Resolving the dormant & unclaimed assets challenges requires innovation, better information and an independent view.

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The context & issues >
Unclaimed assets are (i) an historic KYC challenge resulting from looser client take-on standards pre-2005 and (ii) an on-going challenge relating to ‘gone-away’ and deceased clients. The conduct regulator has strengthened CASS standards from 2014 and will require greater attention to unclaimed assets as part of its TCF agenda. Firms face a perverse incentive in relation to dormant or unclaimed assets: in the asset management sector, returning assets to owners reduces AUM and, thus, firm scale and fees. In some instances, it will also impact remuneration.

The Government sees dormant and unclaimed assets in both the asset management and insurance sectors as an opportunity. The Cabinet Office has established the Dormant Assets Commission to review options for appropriating dormant and unclaimed assets from the asset management and insurance sectors, among others.

Despite growing regulatory pressure, many asset managers presently do not believe they face a compelling reason to address and resolve their dormant or unclaimed assets balances. The investigation by and subsequent findings of the Dormant Assets Commission may significantly alter that view.

But changing regimes may not be simple legally. Any approach will need to be consistent with trust law, with financial regulations and with obligations to and agreements with clients – something of a legal maze.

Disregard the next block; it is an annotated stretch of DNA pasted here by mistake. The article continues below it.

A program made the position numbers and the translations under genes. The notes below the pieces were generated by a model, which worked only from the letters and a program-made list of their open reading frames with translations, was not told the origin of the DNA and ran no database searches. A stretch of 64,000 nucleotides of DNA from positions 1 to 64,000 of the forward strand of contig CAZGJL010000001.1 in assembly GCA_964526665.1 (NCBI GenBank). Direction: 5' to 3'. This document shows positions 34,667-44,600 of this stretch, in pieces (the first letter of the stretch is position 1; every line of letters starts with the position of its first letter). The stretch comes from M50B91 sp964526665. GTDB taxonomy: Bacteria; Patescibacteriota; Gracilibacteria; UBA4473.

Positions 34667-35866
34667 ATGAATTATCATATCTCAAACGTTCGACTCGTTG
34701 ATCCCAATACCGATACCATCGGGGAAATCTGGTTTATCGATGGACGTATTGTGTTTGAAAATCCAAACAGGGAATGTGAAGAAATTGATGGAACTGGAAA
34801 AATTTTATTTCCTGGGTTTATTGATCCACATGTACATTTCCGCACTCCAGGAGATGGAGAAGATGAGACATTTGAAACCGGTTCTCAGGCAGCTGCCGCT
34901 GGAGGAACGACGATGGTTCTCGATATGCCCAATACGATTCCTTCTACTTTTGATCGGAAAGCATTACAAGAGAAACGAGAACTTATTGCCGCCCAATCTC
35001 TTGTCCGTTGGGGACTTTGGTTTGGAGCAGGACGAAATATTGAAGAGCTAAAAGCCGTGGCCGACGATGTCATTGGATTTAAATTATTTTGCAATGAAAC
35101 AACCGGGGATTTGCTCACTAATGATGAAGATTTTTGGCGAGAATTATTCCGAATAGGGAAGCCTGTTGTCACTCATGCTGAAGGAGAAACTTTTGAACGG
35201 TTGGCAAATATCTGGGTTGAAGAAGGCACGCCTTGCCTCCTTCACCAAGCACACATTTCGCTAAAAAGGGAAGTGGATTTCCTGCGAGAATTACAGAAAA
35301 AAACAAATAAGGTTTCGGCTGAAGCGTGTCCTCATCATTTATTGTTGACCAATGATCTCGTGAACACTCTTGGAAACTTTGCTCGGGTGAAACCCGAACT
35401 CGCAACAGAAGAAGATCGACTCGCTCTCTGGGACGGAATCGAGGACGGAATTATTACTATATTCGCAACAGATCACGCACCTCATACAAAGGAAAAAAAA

The scale of the issues >
Within the asset management sector, estimates of the scale of the unclaimed assets problem vary materially. Via its CMAR report, the FCA has data – that may or may not be reliable – that it has not, thus far, agreed to make public. A key starting point will be to examine the scale of the unclaimed assets issues in the asset management sector.

Assuming the FCA maintains its unwillingness to release the value of unclaimed assets, we will need to generate a figure for the industry by survey of firms. With industry body collaboration, firms are likely to release this data, which is already compiled from their existing regulatory data returns.

In the asset management sector, we can use such returns and existing industry data to generate a range of probable values for the scale of the (currently-identified) problem across the sector.

We will seek further review by the FCA of the proposed approach to tracing to confirm they are consistent with the FCA’s expectations of firms’ response to the unclaimed client assets issue.
Solutions to the challenges >
Using Assets Recovered’s tracing methodology, we will sample participating firms’ client data to profile unclaimed assets and gone-away clients and to provide a proof-of-concept for returning deceased clients’ unclaimed assets to estates.

The results of the analysis of participating firms’ client data and the comprehensive tracing exercise will support a detailed analysis of the firms’ (and, by extrapolation, the sector’s) unclaimed assets. It will identify target levels of assets that can ben returned economically to their rightful owners and/or transferred to charity, per the FCA’s guidelines (or subsumed into the process resulting from the deliberati of the Dormant Assets Commission).